Travel Medicine

It’s important to immune yourself by making sure you are vaccinated against diseases that you may encounter when travelling overseas.

Visit one of our doctors at least 6 weeks before you leave Australia. 

Yellow Fever Vaccine

Deer Park Medical Centre is an approved Yellow Fever Vaccination Clinic.

We provide you with a vaccination certificate in the form which is approved and required by World Health Organization. A single dose of yellow fever vaccine will provide life-long protection against the disease for most people.

What is yellow fever?

Yellow fever is a viral disease that is transmitted by mosquitoes. Yellow fever can lead to serious illness and even death. It is called ‘yellow fever’ because in serious cases, the skin turns yellow in colour. This is known as ‘jaundice’. Yellow fever is a Listed Human Disease under Australia’s Biosecurity (Listed Human Diseases) Determination 2016.

What are the symptoms of yellow fever?

Symptoms of yellow fever may take 3 to 6 days to appear. Some infections can be mild but most lead to serious illness characterised by two stages. In the first stage fever, muscle pain, nausea, vomiting, headache and weakness occur. About 15 to 25 per cent of those with yellow fever progress to the second stage also known as the ‘toxic’ stage, of which half die within 10 to 14 days after onset of illness. Visible bleeding, jaundice, kidney and liver failure can occur during the second stage.

What is the occurrence of yellow fever worldwide?

The World Health Organization (WHO) closely monitors reports of yellow fever infection. Yellow fever is considered to be endemic in 29 African and 13 Central and South American countries.

Yellow fever is transmitted to humans by the bite of infected mosquitoes. Mosquitoes carry the virus from person to person.

How is yellow fever treated?

There is No specific treatment for yellow fever, however medicines can be used to relieve the symptoms and may improve the outcome for seriously ill patients.

Australia's list of yellow fever risk countries and areas

Australia’s list of yellow fever risk countries and areas is guided by the WHO list of yellow fever endemic countries and also takes into account recent international surveillance data.

      

  • Africa
  • Angola
  • Benin
  • Burkina Faso
  • Burundi
  • Cameroon
  • Central African Republic
  • Chad
  • Congo, Democratic Republic of the
  • Congo, Republic of the
  • Cote d’Ivoire (Ivory Coast)
  • Equatorial Guinea
  • Ethiopia
  • Gabon
  • Gambia
  • Ghana

 

  • Guinea
  • Guinea-Bissau
  • Kenya
  • Liberia
  • Mali
  • Mauritania
  • Niger
  • Nigeria
  • Senegal
  • Sierra Leone
  • South Sudan
  • Sudan
  • Togo
  • Uganda
  • South America & Central America
  • Argentina – Misiones Province
  • Bolivia
  • Brazil
  • Colombia
  • Ecuador excluding Galapagos Islands
  • French Guiana
  • Guyana
  • Panama
  • Paraguay
  • Peru
  • Suriname
  • Trinidad
  • Venezuela

*Accurate as of 15/11/2018

How can travellers protect against yellow fever?

1- By getting vaccinated

Yellow fever is preventable. The vaccine is generally safe and almost 100 percent effective with few exceptions, vaccination is recommended for all travellers to countries or areas where there is a risk of yellow fever transmission.

2- By avoiding mosquitoes

The mosquitoes that transmit yellow fever are usually active during the day. All people who travel to or live in yellow fever endemic countries are advised to avoid mosquitoes. This can be done by taking the following measures:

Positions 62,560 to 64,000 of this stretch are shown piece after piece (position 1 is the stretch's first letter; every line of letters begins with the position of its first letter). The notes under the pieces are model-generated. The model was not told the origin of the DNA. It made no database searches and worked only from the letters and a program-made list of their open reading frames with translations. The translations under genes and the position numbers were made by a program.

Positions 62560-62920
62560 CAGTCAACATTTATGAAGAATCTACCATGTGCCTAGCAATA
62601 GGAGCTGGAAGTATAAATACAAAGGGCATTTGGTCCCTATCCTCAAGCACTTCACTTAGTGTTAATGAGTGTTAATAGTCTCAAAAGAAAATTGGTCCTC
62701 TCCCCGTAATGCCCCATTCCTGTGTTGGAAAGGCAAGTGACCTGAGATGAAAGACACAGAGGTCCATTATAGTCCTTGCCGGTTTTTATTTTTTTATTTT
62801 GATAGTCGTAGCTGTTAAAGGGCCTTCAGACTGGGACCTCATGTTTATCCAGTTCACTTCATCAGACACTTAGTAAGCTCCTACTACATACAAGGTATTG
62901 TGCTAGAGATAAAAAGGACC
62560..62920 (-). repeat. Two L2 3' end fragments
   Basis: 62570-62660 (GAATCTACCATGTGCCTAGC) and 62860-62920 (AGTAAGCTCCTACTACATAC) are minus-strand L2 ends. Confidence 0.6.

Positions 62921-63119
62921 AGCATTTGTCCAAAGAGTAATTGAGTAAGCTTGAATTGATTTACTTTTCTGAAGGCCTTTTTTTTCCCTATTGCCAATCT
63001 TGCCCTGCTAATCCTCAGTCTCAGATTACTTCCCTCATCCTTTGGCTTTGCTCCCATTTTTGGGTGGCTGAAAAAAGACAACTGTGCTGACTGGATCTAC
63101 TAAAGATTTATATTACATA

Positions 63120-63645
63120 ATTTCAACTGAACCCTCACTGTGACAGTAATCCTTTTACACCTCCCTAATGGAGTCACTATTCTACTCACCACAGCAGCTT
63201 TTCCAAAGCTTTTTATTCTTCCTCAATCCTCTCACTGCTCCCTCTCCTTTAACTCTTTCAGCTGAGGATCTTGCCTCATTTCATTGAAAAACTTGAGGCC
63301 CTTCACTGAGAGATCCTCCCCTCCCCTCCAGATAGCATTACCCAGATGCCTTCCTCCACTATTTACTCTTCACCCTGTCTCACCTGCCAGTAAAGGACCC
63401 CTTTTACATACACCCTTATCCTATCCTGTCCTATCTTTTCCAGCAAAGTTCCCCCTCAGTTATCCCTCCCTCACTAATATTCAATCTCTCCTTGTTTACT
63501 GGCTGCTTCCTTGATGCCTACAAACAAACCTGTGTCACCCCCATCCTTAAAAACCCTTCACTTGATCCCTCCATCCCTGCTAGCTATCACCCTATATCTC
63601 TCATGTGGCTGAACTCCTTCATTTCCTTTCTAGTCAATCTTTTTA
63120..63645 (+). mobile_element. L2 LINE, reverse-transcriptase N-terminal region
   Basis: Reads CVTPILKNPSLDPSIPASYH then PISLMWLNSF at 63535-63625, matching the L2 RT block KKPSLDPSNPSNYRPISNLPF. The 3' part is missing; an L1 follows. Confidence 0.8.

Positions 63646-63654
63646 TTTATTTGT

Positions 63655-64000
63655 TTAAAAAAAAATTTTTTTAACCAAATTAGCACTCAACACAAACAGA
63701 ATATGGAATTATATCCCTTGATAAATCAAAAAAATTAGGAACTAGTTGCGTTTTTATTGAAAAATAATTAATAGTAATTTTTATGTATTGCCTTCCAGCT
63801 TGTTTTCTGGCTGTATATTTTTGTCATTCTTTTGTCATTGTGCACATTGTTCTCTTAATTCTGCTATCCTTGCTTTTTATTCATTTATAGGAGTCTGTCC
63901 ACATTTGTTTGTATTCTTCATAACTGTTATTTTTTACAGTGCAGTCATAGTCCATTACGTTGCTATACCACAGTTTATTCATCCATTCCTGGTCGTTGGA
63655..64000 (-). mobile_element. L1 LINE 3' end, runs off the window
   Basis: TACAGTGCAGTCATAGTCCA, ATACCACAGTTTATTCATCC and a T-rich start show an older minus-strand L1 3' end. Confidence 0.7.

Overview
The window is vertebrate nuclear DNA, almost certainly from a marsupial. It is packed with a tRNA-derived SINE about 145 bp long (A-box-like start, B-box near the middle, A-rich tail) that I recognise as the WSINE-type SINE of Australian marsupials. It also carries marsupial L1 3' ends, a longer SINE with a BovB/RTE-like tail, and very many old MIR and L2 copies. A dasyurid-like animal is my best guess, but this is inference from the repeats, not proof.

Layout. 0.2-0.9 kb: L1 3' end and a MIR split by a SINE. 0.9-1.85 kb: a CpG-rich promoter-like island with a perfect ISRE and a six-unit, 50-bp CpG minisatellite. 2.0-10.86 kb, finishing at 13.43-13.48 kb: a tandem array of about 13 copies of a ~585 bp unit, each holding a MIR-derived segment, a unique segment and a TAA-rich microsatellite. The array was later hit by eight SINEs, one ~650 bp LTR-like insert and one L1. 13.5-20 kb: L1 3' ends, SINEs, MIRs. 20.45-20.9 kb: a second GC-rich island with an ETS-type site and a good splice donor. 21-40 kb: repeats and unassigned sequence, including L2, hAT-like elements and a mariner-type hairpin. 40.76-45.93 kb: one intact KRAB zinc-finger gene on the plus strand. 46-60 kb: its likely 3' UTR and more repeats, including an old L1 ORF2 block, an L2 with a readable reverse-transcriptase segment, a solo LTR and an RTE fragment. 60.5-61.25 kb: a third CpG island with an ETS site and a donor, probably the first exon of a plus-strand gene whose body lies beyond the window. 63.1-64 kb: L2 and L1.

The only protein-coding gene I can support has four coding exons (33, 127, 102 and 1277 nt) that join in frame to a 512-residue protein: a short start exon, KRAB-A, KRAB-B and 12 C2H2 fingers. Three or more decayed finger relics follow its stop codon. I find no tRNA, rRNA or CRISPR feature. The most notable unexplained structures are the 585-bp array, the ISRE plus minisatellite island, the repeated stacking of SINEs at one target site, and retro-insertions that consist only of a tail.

• Wear a mosquito repellent containing DEET or picaridin
  • Wear light coloured, long-sleeved clothes when you’re outdoors
  • Avoid wearing perfume or cologne (some of these can attract mosquitoes)
  • Prevent mosquitoes entering your accommodation
  • Use a mosquito net at night-time (if mosquitoes are likely to be present)

Do I need a yellow fever vaccination?

It is strongly recommended that all travellers be vaccinated for yellow fever if travelling to or from a yellow fever risk country. 

People who are one year of age or older will be asked to provide an international vaccination certificate if, within six days before arriving in Australia, they have stayed overnight or longer in a yellow fever risk country. 

Is there any cost involved? 

We provide Yellow Fever Vaccine on the same day of your consultation for a cost of only $120.

With this you will also get a stamped Yellow Fever Certificate as a proof of immunization as required by Immigration when travelling to/from Yellow Fever risk areas.

Shingles Vaccine

 

Shingles, also known as herpes zoster, is caused by the varicella zoster virus, which is also responsible for chickenpox. It occurs because of a reactivation of the chickenpox virus, which remains in the nerve cells of the body after an attack of chickenpox.

People who get chickenpox are at risk of developing shingles later in life, since the virus lies dormant in the body. Fortunately, it is rare to have more than one attack of shingles.

Anyone who has had chickenpox can develop shingles. However, people who have never had chickenpox can catch the virus from another person with shingles. A person who has never had chickenpox, but comes into contact with a case of shingles, would develop chickenpox (not shingles).

Symptoms of Shingles

Shingles is a skin rash characterized by pain and blistering which usually appears on one side of the face or body. Tender, painful skin, tiredness, headache and photophobia may occur 2 to 3 days before the skin turns red and breaks out in tiny fluid-filled blisters.

Shingles can affect any part of the body, including the face. Classically, the rash caused by shingles often takes the shape of a belt from the mid line on one side of  the body. The rash forms its characteristic pattern because the virus works down the nerves that branch out from the spinal cord. The chest and lumbar region are most commonly affected.

The rash usually lasts about 10 to 15 days. During that time, a scaly crust might appear. Once the attack is over, the skin usually returns to normal, but there can be some scarring or a secondary bacterial infection in severe cases.

Shingles Vaccination

The National Immunization Program (Government Funded vaccines) provides a free shingles vaccine at 70 years of age . There is also a free catch-up program for 71 to 79 year olds until the end of 2021. The shingles vaccine is available on prescription for people aged 50 to 69 years and from 80 years. Vaccination is still recommended for people who have had shingles infection in the past. It is recommended to wait at least a year after recovery.

Treatment for shingles

Anti-viral medications can help ease the pain and shorten an attack of shingles. The medication works best if administered within three days, and ideally within 24 hours, of the onset of a rash. If you think you have shingles, seek an appointment with one of our doctors.

 

Influenza Vaccine